Saying "wir sind heiß" means either your temperature is literally high, or that you think you're attractive, and neither of which is the implication here. The expression for feeling of temperatures is always "es ist (adj) noun [Dative case]". 'Es' can be omitted o/c. English makes no such grammatical distinction and it all depends on context.
what about "Wir fühlen heiß"
That makes as little sense as "we touch hot".
When you're talking about how you feel "inside yourself", rather than feeling some external object, you need sich fühlen (reflexive).
But as you guessed, wir fühlen uns heiß would mean "we feel attractive".
It's easy for a plosive to slip in between a nasal sound and a fricative, as in "hamster" being pronounced "hampster", or "strength" as "strenkth".
So "uns" can sound like "unts" sometimes. It's not strictly speaking correct but happens easily when speaking due to the way the sounds come together.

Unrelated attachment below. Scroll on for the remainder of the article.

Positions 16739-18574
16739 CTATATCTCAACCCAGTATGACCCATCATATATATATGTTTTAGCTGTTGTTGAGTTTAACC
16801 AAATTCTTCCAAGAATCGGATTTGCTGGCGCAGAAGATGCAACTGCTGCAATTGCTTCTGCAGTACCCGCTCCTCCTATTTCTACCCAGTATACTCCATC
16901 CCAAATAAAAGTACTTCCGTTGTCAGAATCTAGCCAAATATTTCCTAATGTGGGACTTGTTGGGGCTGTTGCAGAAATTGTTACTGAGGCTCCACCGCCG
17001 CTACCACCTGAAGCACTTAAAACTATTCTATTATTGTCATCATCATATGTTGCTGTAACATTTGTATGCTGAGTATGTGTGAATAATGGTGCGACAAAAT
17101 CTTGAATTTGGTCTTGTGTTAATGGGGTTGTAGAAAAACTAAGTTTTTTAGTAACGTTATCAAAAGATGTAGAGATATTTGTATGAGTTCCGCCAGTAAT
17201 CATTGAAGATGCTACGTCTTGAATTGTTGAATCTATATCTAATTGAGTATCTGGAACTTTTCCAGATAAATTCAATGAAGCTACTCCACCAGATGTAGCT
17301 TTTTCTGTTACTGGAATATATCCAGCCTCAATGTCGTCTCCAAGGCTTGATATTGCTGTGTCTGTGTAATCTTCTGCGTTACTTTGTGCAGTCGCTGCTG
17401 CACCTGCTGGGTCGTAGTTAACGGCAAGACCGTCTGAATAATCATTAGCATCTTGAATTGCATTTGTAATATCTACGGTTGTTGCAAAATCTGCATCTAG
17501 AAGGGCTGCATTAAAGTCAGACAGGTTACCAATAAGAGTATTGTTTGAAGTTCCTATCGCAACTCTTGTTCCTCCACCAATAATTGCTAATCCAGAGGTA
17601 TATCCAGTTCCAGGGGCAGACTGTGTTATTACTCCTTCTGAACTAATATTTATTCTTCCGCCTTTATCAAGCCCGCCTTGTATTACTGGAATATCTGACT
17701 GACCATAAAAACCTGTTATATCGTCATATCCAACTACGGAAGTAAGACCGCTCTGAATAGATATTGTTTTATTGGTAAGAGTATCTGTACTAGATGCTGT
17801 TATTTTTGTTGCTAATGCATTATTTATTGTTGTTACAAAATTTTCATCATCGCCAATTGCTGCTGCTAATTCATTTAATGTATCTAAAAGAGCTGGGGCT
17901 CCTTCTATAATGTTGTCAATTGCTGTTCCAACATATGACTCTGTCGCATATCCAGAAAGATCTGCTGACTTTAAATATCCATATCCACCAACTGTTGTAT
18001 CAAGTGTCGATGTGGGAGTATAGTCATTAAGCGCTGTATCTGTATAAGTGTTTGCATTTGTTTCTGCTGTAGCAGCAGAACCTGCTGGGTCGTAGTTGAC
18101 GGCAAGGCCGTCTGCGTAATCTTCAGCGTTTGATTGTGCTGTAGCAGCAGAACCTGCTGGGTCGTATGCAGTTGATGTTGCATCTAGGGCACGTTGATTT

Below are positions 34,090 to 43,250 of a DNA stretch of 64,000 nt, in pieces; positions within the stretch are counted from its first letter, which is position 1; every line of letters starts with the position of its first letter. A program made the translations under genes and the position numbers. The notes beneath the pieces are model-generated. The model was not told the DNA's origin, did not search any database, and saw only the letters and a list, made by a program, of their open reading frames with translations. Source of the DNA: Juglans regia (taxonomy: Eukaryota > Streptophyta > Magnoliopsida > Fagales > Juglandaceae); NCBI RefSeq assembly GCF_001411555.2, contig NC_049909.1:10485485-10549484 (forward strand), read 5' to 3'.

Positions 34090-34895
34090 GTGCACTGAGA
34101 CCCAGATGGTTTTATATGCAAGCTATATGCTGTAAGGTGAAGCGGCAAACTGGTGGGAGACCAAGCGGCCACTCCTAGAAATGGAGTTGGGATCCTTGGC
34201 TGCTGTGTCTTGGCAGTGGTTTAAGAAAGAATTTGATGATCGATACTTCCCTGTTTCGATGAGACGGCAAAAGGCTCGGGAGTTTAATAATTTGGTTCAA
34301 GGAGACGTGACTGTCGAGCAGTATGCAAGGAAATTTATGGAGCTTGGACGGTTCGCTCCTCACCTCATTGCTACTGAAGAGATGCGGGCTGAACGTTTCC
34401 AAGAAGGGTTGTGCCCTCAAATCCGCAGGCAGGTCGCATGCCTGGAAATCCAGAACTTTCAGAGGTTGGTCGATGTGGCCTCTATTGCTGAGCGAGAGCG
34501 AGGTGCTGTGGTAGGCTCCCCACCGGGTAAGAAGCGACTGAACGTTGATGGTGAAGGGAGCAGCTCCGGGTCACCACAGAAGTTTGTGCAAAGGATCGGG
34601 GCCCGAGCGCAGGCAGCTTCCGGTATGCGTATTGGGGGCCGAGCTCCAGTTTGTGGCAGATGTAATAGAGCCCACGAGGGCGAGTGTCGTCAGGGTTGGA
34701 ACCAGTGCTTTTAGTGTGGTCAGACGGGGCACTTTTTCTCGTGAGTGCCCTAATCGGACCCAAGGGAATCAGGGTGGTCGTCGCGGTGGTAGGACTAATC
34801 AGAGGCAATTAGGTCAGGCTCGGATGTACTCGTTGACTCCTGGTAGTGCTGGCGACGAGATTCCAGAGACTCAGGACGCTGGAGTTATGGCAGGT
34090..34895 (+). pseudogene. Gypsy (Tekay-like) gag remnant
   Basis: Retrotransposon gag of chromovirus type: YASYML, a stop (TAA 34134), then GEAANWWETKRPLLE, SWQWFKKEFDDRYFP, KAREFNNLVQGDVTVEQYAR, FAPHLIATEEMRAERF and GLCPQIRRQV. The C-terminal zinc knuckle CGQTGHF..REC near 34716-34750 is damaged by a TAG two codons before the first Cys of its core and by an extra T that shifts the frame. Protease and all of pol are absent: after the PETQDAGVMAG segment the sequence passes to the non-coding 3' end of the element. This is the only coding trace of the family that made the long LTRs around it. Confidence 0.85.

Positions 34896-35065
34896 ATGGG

Is "To us it is hot" a legitimate translation of this
No, because one sentences not word-wordly outof one language into the other overset can. (Nein, weil man Sätze nicht wortwörtlich aus einer Sprache in die andere übersetzen kann. = No, because you can't translate sentences literally from one language to another.)
Uns ist heiß means "we are (feeling) hot".
"To us it is hot" may be a literal rendering but it's not a good English translation -- it does not convey the same meaning to an English speaker as the German sentence does to a German speaker.